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Pelvic organ prolapse after subtotal and total hysterectomy: a long-term follow-up of an open randomised controlled multicentre study
Uppsala University, Disciplinary Domain of Medicine and Pharmacy, Faculty of Medicine, Department of Women's and Children's Health, Obstetrics and Gynaecology.
2013 (English)In: British Journal of Obstetrics and Gynecology, ISSN 1470-0328, E-ISSN 1471-0528, Vol. 120, no 12, 1556-1565 p.Article in journal (Refereed) Published
Abstract [en]

ObjectiveTo analyse the development of pelvic organ prolapse (POP) after subtotal (SH) and total hysterectomy (TH) in the long-term, and to assess patient-reported symptoms regarding pelvic floor dysfunction (PFD). DesignLong-term follow-up study of a randomised controlled multicentre study. SettingSeven hospitals and one private clinic in the south-east of Sweden. PopulationOf the 184 women who were eligible from the original trial, 151 (82%) responded to a postal questionnaire and 128 (70%) were clinically examined. MethodsPostal questionnaire using the short-form version of the Pelvic Floor Distress Inventory (PFDI-20) and clinical examination using the POP-Q system. Multivariate analyses were used. Main outcome measuresPOP-Q measurements and symptoms of PFD. ResultsFollow-up time was a median of 11.3years. Less than 3% had stage-3 prolapse. No significant difference was found in the presence of stage-2 or higher stage prolapse between the two hysterectomy groups (39% in SH versus 37% in TH; OR 1.28, 95%CI 0.59-2.80). Nor was there any significant difference in the quality-of-life measurement between the SH and TH groups [summary score PFDI-20: median 93 (range 60-201) versus 87 (range 60-186); Fisher's protected least significant difference post hoc test, P=0.78 ). None of the symptoms of PFD revealed statistically significant differences between the hysterectomy groups. ConclusionsThis long-term follow-up study of PFD showed basically no significant differences in subjective or objective measurements of POP, or in specific pelvic floor quality-of-life aspects after SH and TH. However, because of the low statistical power the results are inconclusive. Larger trials, and probably also a longer follow-up period, are necessary.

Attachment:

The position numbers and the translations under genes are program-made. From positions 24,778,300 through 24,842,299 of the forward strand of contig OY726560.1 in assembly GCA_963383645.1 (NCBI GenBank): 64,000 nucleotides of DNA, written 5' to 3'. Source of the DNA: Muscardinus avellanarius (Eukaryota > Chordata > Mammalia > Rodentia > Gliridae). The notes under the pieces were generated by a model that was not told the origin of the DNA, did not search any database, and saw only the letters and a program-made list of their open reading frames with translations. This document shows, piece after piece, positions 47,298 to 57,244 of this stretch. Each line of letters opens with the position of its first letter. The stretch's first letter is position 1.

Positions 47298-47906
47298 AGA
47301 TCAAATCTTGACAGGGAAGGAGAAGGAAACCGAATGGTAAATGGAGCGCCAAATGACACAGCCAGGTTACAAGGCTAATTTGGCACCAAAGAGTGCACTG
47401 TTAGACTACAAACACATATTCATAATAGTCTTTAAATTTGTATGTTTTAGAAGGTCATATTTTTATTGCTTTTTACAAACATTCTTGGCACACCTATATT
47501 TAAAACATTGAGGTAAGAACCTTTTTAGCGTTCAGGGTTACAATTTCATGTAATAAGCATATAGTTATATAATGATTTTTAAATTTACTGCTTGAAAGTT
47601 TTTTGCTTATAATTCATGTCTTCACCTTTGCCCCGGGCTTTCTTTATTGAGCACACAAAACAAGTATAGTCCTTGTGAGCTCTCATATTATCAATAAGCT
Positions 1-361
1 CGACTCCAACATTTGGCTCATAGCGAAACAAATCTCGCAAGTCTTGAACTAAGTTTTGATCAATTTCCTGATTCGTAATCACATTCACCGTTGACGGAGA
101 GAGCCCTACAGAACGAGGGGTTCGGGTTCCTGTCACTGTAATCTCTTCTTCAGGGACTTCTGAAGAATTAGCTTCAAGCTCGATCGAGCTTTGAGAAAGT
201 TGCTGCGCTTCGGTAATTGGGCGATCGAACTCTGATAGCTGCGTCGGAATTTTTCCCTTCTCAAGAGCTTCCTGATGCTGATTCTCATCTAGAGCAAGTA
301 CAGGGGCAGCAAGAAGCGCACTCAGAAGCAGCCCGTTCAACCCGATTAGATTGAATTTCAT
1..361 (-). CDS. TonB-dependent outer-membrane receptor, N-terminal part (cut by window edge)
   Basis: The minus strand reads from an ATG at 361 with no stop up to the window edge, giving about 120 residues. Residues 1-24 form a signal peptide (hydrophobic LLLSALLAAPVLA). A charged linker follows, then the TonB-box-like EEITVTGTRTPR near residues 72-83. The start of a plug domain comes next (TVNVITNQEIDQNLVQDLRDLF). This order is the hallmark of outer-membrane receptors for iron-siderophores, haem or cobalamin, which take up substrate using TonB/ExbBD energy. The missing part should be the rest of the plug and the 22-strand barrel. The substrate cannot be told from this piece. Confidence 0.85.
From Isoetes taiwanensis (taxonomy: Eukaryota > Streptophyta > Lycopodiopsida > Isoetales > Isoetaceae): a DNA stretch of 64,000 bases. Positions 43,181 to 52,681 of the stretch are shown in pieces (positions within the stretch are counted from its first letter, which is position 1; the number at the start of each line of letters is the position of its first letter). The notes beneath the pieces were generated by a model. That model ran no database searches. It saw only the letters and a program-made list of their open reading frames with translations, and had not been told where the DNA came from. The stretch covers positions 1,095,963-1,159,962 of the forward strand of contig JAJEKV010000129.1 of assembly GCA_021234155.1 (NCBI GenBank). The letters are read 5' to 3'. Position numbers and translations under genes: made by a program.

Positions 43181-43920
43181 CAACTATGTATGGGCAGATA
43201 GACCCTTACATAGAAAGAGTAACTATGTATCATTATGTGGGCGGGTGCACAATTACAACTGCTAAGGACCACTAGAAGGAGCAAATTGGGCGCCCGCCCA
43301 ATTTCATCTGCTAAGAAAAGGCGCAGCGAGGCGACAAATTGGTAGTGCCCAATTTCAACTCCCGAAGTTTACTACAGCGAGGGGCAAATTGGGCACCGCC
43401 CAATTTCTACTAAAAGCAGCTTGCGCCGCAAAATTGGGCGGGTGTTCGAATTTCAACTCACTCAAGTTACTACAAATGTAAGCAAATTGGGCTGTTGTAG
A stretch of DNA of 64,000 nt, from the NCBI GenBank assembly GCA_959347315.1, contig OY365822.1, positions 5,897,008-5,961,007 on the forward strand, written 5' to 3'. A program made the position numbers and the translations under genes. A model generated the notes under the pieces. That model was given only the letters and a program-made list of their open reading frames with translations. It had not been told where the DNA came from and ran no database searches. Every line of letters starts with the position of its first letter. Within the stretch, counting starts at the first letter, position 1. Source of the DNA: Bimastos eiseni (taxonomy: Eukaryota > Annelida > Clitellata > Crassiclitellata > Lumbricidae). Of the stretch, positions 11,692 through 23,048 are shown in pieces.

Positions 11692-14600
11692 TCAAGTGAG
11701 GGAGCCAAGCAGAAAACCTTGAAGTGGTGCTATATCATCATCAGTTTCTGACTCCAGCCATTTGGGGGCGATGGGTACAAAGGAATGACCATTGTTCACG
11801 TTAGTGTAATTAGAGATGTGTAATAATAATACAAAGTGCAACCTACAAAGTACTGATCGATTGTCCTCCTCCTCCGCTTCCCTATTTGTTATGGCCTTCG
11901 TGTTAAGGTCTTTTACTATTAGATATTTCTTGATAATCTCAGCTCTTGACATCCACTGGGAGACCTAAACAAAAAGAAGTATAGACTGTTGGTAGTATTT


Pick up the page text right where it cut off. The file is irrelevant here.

Place, publisher, year, edition, pages
2013. Vol. 120, no 12, 1556-1565 p.
Keyword [en]
Hysterectomy, long-term follow-up, pelvic organ prolapse, pelvic organ prolapse-quantification, randomised trial
National Category
Medical and Health Sciences
URN: urn:nbn:se:uu:diva-210551DOI: 10.1111/1471-0528.12399ISI: 000325627200015OAI: oai:DiVA.org:uu-210551DiVA: diva2:664126
Available from: 2013-11-14 Created: 2013-11-11 Last updated: 2013-11-14Bibliographically approved

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